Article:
Australia's capital, Canberra, was on high alert on Sunday as bushfires burned nearby, while smoke and dust covered large parts of the country's east, prompting warnings from health authorities.
Fire in the Australian Capital Territory (ACT), home to the capital city, has spread to more than 55,000 hectares (136,000 acres), close to a quarter of the territory's entire landmass.
Local fire authorities said cooler conditions would support containment efforts on Sunday but that residents should closely monitor any change in fire activity.
"There are still days, and possibly weeks, of firefighting ahead of us," ACT Chief Minister Andrew Barr told media on Sunday.
There were fears on Saturday that the blaze, fueled by temperatures exceeding 40 degrees Celsius (104 degrees Fahrenheit), could reach Canberra's southern suburbs, threatening homes and lives as they did in 2003 when fires destroyed almost 500 houses and led to four deaths.
But containment lines supported by airdrops of fire retardant helped keep the blaze back, even in the face of wild winds and elevated temperatures which only fell to 26.7 degrees Celsius in the capital overnight, according to Australia's Bureau of Meteorology.
Australia's devastating and prolonged bushfire season has killed 33 people and an estimated 1 billion native animals since September. About 2,500 homes have been destroyed and more than 11.7 million hectares (2.8 million acres) of tinder-dry bushland have been razed.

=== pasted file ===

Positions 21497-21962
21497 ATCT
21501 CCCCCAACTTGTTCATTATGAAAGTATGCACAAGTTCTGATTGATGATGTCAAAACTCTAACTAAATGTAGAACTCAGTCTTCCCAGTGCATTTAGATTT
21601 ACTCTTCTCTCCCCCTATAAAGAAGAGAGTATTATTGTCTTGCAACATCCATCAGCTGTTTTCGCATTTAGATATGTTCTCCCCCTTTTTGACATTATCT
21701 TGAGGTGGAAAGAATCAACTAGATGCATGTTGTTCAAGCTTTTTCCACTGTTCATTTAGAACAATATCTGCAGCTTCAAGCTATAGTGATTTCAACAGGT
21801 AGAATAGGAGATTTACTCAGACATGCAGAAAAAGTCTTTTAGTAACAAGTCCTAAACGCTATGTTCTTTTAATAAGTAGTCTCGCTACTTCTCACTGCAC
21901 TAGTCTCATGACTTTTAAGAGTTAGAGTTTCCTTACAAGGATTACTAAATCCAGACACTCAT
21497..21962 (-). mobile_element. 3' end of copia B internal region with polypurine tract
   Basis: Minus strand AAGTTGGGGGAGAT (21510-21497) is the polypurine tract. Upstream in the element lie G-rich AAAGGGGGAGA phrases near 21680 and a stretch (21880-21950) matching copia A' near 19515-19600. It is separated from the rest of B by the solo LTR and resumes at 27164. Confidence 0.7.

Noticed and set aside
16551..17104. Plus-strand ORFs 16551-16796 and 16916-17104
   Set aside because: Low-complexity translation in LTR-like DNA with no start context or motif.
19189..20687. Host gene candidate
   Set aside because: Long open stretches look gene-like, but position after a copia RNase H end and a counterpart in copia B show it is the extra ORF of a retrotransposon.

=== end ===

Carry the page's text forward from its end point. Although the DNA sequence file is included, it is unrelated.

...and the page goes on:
The fire in the southern tip of the ACT also crossed into the state of New South Wales (NSW) and destroyed some homes, authorities said on Sunday.
In NSW, 63 fires were burning across the state on Sunday morning, with more than a third uncontained. NSW Health issued a statement saying air quality would be poor in parts of the state, including Sydney, due to a combination of bushfire smoke and dust blowing in from drought-hit areas.
Affected residents were urged to stay indoors and minimize physical activity, NSW Health said, adding those with chronic respiratory and cardiovascular conditions are particularly at risk.
Parts of the ACT and NSW are bracing for forecast thunderstorms later on Sunday - a weather event that could bring cooling rains but also cause damage and even trigger new fires through lightning strikes.